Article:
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Bush Greets Hamas Victory with Caution

President Bush reacts cautiously to the success of the militant Hamas party in Palestinian elections. The United States lists Hamas as a terrorist organization, but the president suggests he could work with the new Hamas-led government if it would agree to recognize Israel's right to exist.

It was not the outcome the administration was hoping for, but Mr. Bush, who has spoken so much about the need to promote democracy in the Mideast, was not about to criticize the results of the Palestinian vote.

"I like the competition of ideas," Mr. Bush said in a news conference. "I like people who have to go out and say, 'Vote for me, and here's what I'm going to do.' There's something healthy about a system that does that. And so the elections yesterday were very interesting."

But the president made it clear that victory in an election does not suddenly change his view of Hamas.

"I don't see how you can be a partner in peace if you advocate the destruction of a country as part of your platform," Mr. Bush said. "And I know you can't be a partner in peace if… your party has got an armed wing."

The president insisted, however, that he does not see this as the end of the effort to establish a Palestinian state under the so-called roadmap for peace.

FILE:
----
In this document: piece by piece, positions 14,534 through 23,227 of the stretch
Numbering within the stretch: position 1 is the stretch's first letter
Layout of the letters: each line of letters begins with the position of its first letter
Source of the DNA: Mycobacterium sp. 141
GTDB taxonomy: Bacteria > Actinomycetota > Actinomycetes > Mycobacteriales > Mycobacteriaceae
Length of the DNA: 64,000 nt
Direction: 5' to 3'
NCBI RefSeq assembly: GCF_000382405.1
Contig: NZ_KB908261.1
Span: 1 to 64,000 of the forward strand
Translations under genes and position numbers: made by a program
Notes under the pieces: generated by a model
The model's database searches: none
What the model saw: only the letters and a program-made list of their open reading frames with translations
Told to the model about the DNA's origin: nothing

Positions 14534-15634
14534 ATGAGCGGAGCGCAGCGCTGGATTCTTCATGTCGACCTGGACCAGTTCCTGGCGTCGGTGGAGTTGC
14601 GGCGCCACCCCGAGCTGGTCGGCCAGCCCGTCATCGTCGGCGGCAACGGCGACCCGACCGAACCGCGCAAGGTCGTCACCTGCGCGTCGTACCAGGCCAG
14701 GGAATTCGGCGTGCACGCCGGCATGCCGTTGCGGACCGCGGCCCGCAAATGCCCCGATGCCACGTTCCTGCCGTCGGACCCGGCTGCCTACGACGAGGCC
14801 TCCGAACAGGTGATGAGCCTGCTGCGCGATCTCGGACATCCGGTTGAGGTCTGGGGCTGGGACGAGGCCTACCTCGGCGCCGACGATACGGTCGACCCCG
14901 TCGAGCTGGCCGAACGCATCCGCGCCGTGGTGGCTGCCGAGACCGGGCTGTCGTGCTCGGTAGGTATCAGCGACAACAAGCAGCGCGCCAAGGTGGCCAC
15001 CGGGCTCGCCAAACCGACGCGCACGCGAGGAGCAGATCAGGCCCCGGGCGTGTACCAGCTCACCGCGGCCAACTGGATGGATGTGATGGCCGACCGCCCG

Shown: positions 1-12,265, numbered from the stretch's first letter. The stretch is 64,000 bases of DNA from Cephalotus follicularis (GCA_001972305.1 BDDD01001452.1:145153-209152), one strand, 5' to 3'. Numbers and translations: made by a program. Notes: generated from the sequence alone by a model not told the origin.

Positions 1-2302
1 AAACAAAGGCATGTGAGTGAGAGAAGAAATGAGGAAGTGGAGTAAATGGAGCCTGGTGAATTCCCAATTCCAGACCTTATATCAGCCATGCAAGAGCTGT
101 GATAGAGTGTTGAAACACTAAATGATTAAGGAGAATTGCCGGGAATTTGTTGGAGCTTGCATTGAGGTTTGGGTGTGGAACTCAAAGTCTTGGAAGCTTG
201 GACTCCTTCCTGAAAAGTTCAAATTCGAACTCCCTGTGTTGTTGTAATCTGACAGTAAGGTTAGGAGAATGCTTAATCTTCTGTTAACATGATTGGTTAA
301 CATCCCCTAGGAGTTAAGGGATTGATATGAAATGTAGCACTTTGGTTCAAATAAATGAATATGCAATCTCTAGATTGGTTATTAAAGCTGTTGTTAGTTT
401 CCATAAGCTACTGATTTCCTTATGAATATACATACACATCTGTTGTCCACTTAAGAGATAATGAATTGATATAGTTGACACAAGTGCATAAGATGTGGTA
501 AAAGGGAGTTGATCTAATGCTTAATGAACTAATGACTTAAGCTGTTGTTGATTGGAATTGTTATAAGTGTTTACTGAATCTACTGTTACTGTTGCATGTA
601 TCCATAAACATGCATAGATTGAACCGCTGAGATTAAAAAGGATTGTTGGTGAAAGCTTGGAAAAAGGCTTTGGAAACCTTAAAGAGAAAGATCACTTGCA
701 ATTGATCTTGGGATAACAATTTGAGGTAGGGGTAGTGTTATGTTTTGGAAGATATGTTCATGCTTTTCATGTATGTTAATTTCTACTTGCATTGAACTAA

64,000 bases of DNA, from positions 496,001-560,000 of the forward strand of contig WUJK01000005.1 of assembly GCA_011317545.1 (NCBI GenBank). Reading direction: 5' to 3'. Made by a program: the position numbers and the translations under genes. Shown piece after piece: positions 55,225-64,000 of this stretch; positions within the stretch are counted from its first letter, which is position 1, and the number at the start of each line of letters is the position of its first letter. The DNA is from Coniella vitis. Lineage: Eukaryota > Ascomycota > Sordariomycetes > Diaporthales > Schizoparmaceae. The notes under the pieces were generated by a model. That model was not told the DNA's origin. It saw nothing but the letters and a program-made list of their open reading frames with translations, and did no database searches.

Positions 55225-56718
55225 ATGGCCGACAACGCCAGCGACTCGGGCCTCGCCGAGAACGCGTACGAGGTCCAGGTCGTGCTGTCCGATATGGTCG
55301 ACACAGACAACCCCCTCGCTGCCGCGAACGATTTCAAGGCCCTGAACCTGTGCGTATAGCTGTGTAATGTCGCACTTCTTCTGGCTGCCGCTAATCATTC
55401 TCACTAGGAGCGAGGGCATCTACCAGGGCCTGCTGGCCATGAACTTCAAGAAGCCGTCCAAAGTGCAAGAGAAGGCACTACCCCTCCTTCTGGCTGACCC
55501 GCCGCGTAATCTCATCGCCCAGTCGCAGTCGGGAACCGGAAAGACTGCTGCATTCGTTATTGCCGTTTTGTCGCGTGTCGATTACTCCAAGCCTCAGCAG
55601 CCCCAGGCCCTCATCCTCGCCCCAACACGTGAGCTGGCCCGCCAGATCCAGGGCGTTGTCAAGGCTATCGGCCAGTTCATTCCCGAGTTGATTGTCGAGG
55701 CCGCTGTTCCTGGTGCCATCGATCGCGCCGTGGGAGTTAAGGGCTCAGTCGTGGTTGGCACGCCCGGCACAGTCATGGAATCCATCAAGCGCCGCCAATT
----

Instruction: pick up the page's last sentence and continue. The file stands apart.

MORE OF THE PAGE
Bush also touched on Iran's nuclear program. He said that under close international supervision, Iran could have a civilian nuclear program to produce energy. But he said he does not believe that is the Iranian government's intention.

"I don't believe non-transparent regimes that threaten the security of the world should be allowed to gain the technologies necessary to make a weapon," Mr. Bush said. "And the Iranians have said, 'We want a weapon.'"

On another topic, Mr. Bush continued his defense of domestic spying without warrants from a special court established in 1978 for such purposes. He insisted, as he has repeatedly in recent weeks, that the program is legal and focused on calls into the United States from suspected al Qaeda members outside the country.

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You're most likely to find NPR's Don Gonyea on the road, in some battleground state looking for voters to sit with him at the local lunch spot, the VFW or union hall, at a campaign rally, or at their kitchen tables to tell him what's on their minds. Through countless such conversations over the course of the year, he gets a ground-level view of American elections. Gonyea is NPR's National Political Correspondent, a position he has held since 2010. His reports can be heard on all NPR News programs and at NPR.org. To hear his sound-rich stories is akin to riding in the passenger seat of his rental car, traveling through Iowa or South Carolina or Michigan or wherever, right along with him.